Robert Augustus Toombs

Brigadier General

Monument: Find-a-Grave

Reference: Alabama Department of Archives & History. Custodian of the original pictures. Confederate Officers photo album.

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Robert Augustus Toombs, usually known as "Bob" Toombs, was born in Wilkes County, Georgia, July 2, 1810. Withdrawing from the University of Georgia as the result of a prank, he was graduated from Union College (Schenectady, N. Y.) in 1828; and was admitted to the bar in 1830. He soon became not only wealthy but also politically prominent. Besides accumulating a substantial fortune in land and slaves, he served in the Georgia legislature, in both houses of the Federal Congress, and as a delegate from Georgia to erect the new Confederate government. He missed by a hair being chosen President of the Confederate States instead of Jefferson Davis. Accepting the portfolio of state with some reluctance, he served until July 19, 1861, when he was appointed brigadier general in the Provisional Army. He had meantime been elected to the Confederate Congress. Toombs' army career showed that he had some capacity, but he was inclined to be at odds with his superiors over old army discipline and procedure. He once remarked that the epitaph of the Confederate Army should be: "Died of West Point." He fought on the Peninsula and in the Seven Days, and was with his brigade in the campaign of Second Manassas. He distinguished himself in the defense of Burnside's bridge at Sharpsburg, where he was wounded. Desiring promotion and failing to obtain it, he resigned on March 4, 1863. He spent the balance of the war in criticizing Davis and the Richmond administration. However, he saw some further military service during Sherman's advance through Georgia. Fleeing abroad to escape arrest in 1865, he returned in 1867 and again became a power in Georgia politics, although he never applied for pardon as a means of regaining his citizenship. As a consequence, he held no public office. General Toombs died in Washington, Georgia, on December 15, 1885, and is buried there.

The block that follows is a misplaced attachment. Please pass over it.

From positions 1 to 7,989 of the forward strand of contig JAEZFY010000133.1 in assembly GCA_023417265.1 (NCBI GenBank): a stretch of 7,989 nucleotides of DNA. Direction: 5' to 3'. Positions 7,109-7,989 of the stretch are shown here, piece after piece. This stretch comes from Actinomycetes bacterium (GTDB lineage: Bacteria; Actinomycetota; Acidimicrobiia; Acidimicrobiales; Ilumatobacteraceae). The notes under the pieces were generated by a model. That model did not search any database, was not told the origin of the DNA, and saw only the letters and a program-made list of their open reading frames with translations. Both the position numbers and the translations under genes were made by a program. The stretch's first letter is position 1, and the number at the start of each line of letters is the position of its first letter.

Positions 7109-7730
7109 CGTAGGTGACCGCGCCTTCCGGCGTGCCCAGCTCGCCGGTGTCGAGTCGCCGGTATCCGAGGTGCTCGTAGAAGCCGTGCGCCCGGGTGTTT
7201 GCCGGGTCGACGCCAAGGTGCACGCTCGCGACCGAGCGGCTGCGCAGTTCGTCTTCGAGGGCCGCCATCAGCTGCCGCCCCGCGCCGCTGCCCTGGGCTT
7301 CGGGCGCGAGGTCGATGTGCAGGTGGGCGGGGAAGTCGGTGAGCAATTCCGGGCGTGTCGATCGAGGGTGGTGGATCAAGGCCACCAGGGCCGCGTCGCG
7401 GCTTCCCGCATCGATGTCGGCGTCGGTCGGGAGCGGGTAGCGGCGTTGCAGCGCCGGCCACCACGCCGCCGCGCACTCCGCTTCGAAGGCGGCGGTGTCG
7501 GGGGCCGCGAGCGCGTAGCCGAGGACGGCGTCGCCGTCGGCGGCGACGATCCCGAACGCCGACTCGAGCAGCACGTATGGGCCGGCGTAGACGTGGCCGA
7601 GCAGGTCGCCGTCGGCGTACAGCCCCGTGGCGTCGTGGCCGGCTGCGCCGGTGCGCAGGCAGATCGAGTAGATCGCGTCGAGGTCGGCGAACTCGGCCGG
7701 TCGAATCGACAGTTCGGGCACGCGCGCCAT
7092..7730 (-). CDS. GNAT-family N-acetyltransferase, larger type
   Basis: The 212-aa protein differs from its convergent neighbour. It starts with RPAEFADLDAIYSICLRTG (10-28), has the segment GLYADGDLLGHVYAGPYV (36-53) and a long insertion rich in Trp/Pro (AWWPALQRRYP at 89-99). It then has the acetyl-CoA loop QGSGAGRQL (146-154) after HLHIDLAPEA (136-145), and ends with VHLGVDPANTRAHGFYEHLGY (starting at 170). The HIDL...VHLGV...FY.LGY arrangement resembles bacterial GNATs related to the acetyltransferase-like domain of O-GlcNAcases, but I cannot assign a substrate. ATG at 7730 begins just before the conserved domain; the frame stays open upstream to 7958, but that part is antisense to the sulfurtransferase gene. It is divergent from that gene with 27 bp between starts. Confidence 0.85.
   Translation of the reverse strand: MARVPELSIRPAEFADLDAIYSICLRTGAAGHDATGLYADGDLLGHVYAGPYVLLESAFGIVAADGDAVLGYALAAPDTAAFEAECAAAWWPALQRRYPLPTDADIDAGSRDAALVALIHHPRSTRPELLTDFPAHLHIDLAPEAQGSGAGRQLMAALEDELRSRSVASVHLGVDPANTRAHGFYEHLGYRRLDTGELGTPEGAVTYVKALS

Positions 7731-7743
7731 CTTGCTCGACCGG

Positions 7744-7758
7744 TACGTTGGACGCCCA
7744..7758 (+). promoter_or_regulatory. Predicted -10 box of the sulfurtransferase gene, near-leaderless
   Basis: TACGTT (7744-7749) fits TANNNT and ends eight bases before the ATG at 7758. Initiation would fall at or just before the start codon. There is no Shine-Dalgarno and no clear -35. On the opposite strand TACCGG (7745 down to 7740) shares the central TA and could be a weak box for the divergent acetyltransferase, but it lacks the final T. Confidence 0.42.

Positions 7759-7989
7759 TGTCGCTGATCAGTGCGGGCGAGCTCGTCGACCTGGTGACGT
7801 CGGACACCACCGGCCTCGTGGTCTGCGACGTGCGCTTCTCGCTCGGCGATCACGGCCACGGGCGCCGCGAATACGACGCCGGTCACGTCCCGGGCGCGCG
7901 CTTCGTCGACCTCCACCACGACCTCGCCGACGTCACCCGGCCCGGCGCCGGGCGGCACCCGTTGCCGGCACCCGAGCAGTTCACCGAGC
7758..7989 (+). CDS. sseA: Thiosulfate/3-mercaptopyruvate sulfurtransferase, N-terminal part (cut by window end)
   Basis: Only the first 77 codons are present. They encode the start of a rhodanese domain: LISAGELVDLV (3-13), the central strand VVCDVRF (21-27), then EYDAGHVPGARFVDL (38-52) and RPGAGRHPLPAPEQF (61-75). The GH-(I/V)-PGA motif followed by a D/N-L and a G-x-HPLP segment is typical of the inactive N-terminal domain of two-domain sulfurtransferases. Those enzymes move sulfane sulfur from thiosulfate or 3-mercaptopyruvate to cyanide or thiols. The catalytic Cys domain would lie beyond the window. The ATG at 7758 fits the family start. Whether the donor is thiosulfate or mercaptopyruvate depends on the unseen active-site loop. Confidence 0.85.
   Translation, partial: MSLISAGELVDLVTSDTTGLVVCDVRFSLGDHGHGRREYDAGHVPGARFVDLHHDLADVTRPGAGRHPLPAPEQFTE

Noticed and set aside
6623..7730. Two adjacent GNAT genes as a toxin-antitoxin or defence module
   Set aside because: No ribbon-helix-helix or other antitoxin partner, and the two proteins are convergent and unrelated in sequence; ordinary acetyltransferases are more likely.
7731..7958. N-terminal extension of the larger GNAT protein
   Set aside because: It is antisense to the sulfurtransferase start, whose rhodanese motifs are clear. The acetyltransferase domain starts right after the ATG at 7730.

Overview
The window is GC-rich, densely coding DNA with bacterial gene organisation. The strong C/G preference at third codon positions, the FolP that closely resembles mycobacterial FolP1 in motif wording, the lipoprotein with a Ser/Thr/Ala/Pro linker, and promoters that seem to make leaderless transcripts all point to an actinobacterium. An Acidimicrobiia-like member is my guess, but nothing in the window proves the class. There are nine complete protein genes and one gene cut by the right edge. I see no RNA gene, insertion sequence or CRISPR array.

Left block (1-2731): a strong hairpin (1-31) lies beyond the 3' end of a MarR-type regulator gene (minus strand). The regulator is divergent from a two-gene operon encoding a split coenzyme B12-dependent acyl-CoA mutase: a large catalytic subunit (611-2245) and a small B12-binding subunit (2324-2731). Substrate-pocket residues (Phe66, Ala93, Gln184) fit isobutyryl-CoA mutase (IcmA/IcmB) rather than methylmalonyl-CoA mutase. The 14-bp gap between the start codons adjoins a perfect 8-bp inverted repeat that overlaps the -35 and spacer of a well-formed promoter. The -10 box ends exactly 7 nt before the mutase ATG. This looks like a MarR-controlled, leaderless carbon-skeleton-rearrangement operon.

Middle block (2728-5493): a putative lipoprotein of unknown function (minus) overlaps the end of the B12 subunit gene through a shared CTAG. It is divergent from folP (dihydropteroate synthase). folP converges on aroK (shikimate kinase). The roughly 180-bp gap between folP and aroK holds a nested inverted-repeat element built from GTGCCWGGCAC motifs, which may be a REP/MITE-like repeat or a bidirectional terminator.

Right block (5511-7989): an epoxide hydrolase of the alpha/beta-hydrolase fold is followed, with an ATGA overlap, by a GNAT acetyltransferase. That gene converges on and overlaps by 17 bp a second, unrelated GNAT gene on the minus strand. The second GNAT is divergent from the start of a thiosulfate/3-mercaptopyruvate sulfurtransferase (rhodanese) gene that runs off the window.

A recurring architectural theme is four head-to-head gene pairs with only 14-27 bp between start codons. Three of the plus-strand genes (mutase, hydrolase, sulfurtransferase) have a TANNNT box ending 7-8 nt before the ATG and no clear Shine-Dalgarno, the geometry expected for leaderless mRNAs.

Ref: Generals in Gray, Lives of the Confederate Commanders by Ezra J. Warner.  Printed by Louisiana State University Press, Baton Rouge and London.